Reviewing the corporation’s operations in Africa, Asia, Europe, and Latin America, Public Citizen charges that Veolia has “a global track record of corruption, broken promises, environmental degradation, price-gouging, obfuscation, misdirection, and secrecy.” Nonetheless, “the world’s largest water company continues to enjoy substantial support within powerful pockets of financial and political circles.”
Founded in 1853 as Compagnie Generale des Eaux (by decree of Napolean III), Veolia took over the water system of Paris in 1861. Last year Paris decided it will not renew Veolia’s contract for water services in the city, which expires on December 31, Inter Press Service reports.
“We want to offer better service, at a better price,” said Paris Mayor Bertrand Delanoe.
A new model for Chicago
Chicago has led the nation in putting major public assets up for long-term lease. Its 2005 Skyway lease to a European consortium was the first such deal for an existing tollroad in the U.S.; its attempt to privatize Midway Airport (which could be revived if economic conditions improve) would have been the first of its kind too.
A recent Illinois PIRG report looks at all of Chicago’s privatization deals, including downtown parking garages and the city’s parking meters, and finds that all include contract terms limiting concessionaire’s risk. In the parking meter deal, the city is barred from issuing permits for parking facilities that charge less than three times nearby meter rates, which would seem to remove any competitive pressure to keep rates down.
In no case has there been any independent financial analysis of asset value or public interest impacts, Illinois PIRG found; the deals are developed and cut in secret, with no opportunity for public input; huge fees for lawyers and financial consultants cut into the value of deals, and sometimes raise conflict-of-interest concerns; and multigenerational leases limit options for cancelling deals and saddle future generations with rising costs and limited options.
The longer the timeframe, the harder it is to accurately gauge an asset’s value, said Brian Imus of Illinois PIRG, and it’s virtually impossible to predict changes in technology and demographics in the long run.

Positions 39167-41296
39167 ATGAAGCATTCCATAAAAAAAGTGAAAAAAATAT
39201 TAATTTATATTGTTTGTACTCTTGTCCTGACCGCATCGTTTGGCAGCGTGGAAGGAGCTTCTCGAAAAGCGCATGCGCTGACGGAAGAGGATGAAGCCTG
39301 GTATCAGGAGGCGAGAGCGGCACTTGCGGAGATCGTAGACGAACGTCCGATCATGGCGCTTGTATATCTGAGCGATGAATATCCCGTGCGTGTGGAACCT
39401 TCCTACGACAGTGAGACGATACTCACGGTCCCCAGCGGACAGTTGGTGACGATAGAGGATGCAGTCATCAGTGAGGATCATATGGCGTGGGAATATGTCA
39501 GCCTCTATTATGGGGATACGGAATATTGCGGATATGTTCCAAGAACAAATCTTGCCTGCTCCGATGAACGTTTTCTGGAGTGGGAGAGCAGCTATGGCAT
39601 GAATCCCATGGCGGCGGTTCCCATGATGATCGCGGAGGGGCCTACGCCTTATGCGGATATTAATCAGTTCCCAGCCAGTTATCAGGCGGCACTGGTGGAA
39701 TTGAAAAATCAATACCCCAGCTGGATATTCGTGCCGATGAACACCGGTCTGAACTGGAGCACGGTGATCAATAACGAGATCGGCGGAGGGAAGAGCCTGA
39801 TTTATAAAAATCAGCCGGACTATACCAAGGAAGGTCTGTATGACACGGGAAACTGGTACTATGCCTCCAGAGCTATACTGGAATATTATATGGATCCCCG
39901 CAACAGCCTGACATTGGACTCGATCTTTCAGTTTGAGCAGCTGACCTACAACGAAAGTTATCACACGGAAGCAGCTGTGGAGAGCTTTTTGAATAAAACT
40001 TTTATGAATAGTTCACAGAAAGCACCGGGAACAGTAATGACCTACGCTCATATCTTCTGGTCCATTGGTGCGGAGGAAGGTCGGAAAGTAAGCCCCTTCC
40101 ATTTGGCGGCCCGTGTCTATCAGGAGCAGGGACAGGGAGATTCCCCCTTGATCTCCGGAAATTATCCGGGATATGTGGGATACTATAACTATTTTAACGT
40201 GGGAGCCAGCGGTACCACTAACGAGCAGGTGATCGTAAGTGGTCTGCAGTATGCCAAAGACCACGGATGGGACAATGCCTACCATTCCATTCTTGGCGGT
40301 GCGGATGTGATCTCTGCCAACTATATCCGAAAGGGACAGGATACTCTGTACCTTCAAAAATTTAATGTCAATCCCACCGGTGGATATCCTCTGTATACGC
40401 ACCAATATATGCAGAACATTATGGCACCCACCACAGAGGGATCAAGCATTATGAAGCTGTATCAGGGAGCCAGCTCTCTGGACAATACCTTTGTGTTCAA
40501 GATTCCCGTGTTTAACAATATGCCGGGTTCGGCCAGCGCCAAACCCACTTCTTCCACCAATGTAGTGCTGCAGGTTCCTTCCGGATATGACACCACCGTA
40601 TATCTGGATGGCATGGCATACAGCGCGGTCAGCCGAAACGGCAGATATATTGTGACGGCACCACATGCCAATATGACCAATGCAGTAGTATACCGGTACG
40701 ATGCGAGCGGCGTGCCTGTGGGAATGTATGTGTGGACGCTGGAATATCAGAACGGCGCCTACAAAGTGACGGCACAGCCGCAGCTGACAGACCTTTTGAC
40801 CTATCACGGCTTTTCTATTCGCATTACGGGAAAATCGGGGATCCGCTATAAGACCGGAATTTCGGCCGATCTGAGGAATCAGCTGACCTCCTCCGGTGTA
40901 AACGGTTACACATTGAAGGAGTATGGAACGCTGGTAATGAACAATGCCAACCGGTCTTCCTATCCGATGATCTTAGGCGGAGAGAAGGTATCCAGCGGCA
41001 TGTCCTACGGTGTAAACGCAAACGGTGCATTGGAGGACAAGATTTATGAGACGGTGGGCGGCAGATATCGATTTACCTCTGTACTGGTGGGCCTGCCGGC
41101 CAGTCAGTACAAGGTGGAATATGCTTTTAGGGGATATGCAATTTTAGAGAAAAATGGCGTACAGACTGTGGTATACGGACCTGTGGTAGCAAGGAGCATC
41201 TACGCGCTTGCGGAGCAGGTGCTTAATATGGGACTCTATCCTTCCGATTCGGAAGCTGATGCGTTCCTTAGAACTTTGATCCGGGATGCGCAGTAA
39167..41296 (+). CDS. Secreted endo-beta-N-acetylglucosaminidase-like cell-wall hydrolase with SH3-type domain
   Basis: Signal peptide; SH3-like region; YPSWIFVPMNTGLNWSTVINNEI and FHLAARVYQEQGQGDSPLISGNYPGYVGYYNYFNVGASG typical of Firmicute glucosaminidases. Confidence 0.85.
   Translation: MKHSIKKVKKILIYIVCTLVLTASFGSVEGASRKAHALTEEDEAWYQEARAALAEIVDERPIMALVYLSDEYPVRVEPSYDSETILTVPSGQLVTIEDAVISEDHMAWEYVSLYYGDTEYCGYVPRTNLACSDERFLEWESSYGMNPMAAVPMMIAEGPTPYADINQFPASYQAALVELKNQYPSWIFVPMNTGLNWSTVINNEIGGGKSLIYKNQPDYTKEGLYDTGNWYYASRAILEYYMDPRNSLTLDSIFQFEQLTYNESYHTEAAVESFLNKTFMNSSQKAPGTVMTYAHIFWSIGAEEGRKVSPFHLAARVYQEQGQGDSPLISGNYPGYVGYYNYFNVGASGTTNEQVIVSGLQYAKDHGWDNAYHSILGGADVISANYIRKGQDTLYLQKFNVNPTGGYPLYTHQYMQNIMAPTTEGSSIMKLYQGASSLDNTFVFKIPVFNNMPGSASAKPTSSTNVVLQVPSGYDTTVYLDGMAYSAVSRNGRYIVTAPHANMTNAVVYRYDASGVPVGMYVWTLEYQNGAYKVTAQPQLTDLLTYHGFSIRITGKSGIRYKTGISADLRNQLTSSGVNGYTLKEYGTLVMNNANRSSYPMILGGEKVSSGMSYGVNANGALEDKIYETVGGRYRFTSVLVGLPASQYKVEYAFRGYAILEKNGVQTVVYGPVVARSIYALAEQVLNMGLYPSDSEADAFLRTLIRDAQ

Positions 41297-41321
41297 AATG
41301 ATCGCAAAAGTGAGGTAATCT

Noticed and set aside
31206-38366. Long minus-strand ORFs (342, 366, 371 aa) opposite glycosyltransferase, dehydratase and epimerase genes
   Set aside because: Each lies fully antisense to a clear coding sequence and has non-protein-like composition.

The report was issued in conjunction with an ordinance sponsored by Alderman Scott Waguespack, who called the parking meter debacle “a wake-up call for the City Council to strengthen the tools they have to make sound fiscal and policy decisions.”
The ordinance would require notification of aldermen whenever a public asset lease was under consideration; a public hearing at least a month before a council vote on putting out a bid; independent third-party review of asset values, public-interest concerns (which are particularly relevant in core operations like parking meters), consideration of other options; and a 30-year limit on leases of assets worth over $1 million.
“There need to be policies in place to protect the interests of the public and taxpayers,” said Imus. “We don’t have that in Chicago.”
He expects a push for hearings on the ordinance next month. A previous council effort to impose a 30-day “waiting period” was whittled down to 15 days under administration pressure. It’s not the time period itself but the independent review it provides for that’s important, says Paul Sajovek, Waguespack’s chief of staff. (In Akron voters won a 90-day review period — and the requirement that voters approve any lease of public assets.)
Imus believes it’s possible that some privatization deals could benefit the public. And while some would agree with Lindall that privatization is a bad idea generally, it’s likely many would agree with Keesecker that water services should be kept public.